When I first heard that in Potosi there are organized tours allowing visitors to see how miners work, my first reaction was “Why? What do tourists do there, take pictures?”
At first thought, to be very honest, I was sickened that people do this. Imagine a group of gringos who are dressed in protective clothing, rubber boots, helmets and headlamps, which by the way are all likely better than the equipment the real miners are wearing, coming into the mines to take pictures and then getting back on the bus to continue their travels. It sounds so wrong. And then I heard that people bring gifts for the miners, such as dynamite, cigarettes, and coca leaves. “Is this to make the tourist feel better?” I wondered.
Jason felt differently than I. He really wanted to experience the mines and argued that it helps the miners when people visit. It gives them supplies that they desperately need, which is true. Further, it is an educational experience to be there and to truly know how atrocious the working conditions of the miners are. I reluctantly agreed to go because in all honesty, I still thought it was wrong. Right up to the moment when I entered the dark side of the archway that led into the mine, I did not want to be there.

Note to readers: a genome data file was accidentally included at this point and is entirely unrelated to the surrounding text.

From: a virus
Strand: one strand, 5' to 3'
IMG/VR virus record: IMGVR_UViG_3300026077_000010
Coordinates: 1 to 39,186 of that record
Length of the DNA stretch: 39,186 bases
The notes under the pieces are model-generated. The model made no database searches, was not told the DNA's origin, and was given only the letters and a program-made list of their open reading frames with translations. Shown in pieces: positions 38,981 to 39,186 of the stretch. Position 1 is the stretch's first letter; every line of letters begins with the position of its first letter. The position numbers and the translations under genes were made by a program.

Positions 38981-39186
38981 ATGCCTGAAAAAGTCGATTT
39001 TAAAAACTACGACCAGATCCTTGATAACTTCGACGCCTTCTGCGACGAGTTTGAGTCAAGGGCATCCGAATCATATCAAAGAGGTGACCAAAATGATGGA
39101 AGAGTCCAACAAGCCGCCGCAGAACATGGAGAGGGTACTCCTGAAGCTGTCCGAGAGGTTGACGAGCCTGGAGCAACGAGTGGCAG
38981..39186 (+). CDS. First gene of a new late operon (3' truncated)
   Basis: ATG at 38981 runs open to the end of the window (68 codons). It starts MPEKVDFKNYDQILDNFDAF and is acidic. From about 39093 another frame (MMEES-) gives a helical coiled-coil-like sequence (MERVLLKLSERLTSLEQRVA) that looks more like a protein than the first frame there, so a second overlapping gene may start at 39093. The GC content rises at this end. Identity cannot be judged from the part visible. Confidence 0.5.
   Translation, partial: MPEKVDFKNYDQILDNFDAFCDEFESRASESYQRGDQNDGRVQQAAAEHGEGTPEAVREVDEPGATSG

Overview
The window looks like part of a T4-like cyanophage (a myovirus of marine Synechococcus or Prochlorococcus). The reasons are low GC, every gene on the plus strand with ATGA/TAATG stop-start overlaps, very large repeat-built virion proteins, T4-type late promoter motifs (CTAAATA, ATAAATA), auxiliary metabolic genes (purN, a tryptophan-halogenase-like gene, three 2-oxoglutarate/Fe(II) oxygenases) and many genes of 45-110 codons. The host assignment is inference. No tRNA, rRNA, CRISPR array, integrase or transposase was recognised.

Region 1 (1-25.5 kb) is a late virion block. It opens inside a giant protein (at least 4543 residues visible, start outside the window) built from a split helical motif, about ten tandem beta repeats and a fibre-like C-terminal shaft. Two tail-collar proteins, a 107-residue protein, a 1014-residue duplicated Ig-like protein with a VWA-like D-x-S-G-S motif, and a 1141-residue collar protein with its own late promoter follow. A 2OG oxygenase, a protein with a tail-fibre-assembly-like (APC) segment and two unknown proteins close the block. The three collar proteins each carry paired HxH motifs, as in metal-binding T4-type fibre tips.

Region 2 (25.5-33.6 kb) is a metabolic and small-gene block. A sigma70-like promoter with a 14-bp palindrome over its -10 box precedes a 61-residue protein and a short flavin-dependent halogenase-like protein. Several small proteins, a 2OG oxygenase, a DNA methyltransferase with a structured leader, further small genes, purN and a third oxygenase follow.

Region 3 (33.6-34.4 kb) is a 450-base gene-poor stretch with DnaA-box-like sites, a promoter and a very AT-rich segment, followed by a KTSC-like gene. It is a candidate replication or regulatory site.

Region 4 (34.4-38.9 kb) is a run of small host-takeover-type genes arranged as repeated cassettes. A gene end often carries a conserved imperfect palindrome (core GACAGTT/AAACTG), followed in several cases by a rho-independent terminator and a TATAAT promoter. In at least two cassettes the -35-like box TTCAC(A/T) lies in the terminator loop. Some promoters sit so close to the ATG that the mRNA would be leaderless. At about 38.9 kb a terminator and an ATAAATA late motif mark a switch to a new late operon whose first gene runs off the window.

As we walked deeper and deeper into the dark tunnel, I began to breathe heavily. I felt the dust in the air and could not catch my breath. The bandanna covering my nose and mouth was no match for the millions of dust particles fighting their way into my windpipes every time I inhaled. We were only a few meters in when suddenly, I wanted to be there–I wanted to see more, despite my labored breathing.